Palazzo Grassi is committing to exploring the exhibitions that have taken place there since the 1950s and their significance in the history of art and of contemporary culture with a series of invitations to various researchers and organizations.


« Palazzo Grassi <br/>and the history <br/>of its exhibitions »
<a class="switch">Text</a><br> <b>Martin Bethenod</b><br> <span style="display: none;"></span>



<span class="alinea"></span>From the first exhibitions staged at Palazzo Grassi, reopened in 1951 by Franco and Paolo Marinotti as the Centro Internazionale delle Arti e del Costume, to recent exhibitions by artists invited by the Pinault Collection, including Urs Fischer, Rudolf Stingel, Martial Raysse, Damien Hirst, Albert Oehlen, and Luc Tuymans: Palazzo Grassi has long been a laboratory, unique in its genre, devoted to exploring all possible forms that the exhibition can adopt. For the past seven decades—as the importance of exhibitions has grown to become an important motor in art history, considered a medium in itself by artists—this experimental approach and willingness to redefine the scope of the exhibition has been a mainstay of Palazzo Grassi’s identity throughout each of its successive incarnations. <br/> <br/> <span class="alinea"></span>The exhibitions that have been presented in the eighteenth-century palazzo on the Grand Canal—by the Marinottis, by Fiat, and by François Pinault—have captivated a number of art critics and historians and theorists of art, architecture, and culture. In the fall of 2018, two initiatives developed by Palazzo Grassi — Punta della Dogana — Teatrino made it possible to examine this unique history more closely. <br/> <br/> <span class="alinea"></span>A colloquium, organized by Stefano Collicelli Cagol, art historian and curator of the Rome Quadriennale, brought together ten historians and university professors, including Marco De Michelis (IUAV, Venice), Romy Golan (City University, New York), Luca Scarlini (writer, historian, and performer), Luca Massimo Barbero (Fondation Cini and Peggy Guggenheim Collection, Venice), and Stefania Portinari (Università Ca’ Foscari, Venice). They discussed Palazzo Grassi’s first incarnation as a cultural center, during the period 1951–61, when a remarkable number of strikingly original and dynamic projects took place at Palazzo Grassi, exploring the relationship between art and fashion. These included solo exhibitions by contemporary artists such as Asger Jorn and Lucio Fontana, and exhibition designs by architects and designers such as Bruno Munari and Carlo Scarpa. The trilogy “Vitalità,” presented between 1959 and 1961 and curated by Willem Sandberg, the director of Amsterdam’s Stedelijk Museum, is considered the highlight of this era. <br/> <br/> <span class="alinea"></span>The second initiative focuses on 1984 to 2005, when Fiat, mostly through Gianni Agnelli’s efforts, developed a new kind of exhibition, combining scientific ambitions with a showmanship that would become a model for both public and private cultural programming in the late twentieth century, in Europe and throughout the world. Considerable archival holdings documenting these memorable exhibitions have been uncovered. They will be conserved and studied in partnership with the Historical Archives of the Venice Biennale. We will continue to explore the Palazzo’s past through this important trove of documents—in which we might glimpse Pontus Hulten, Jean Clair, Kynaston McShine, John Cage, or Jean Tinguely, mingling in Gae Aulenti’s spectacular sets.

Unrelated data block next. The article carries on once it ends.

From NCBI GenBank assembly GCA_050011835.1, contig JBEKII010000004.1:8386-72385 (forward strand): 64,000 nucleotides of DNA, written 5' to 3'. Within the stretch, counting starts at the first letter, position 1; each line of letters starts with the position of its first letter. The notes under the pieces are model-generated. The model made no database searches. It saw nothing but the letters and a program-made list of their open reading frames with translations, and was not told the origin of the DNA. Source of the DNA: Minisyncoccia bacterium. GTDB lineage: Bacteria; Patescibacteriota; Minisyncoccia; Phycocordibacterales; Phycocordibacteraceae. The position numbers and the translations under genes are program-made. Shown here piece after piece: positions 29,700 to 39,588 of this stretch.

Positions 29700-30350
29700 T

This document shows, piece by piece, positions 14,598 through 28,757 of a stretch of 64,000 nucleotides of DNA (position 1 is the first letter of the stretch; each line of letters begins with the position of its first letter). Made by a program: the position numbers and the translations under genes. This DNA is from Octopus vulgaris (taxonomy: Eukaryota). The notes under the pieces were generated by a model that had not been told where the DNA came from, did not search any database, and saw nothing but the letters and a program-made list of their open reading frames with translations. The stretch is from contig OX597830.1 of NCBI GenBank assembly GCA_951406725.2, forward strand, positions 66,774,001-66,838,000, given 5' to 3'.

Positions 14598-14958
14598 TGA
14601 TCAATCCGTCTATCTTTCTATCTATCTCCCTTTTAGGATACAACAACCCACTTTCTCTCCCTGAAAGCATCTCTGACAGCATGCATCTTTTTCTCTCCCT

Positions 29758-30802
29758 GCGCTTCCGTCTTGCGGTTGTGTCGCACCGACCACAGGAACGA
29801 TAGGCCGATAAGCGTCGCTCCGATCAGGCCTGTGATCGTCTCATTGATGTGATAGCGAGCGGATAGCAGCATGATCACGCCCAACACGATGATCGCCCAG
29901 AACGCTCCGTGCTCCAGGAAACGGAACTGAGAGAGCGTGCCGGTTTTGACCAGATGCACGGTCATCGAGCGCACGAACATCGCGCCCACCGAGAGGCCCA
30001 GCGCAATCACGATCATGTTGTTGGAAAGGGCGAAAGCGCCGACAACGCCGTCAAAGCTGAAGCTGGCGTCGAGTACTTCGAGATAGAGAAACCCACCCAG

Exhibition views <br/> « Dalla natura all’arte », <br/> Centro internazionale delle arti e del costume, <br/> Palazzo Grassi, 1960.
Exhibition views <br/> « Dalla natura all’arte », <br/> Centro internazionale delle arti e del costume, <br/> Palazzo Grassi, 1960.
Exhibition views <br/> « Dalla natura all’arte », <br/> Centro internazionale delle arti e del costume, <br/> Palazzo Grassi, 1960.
 

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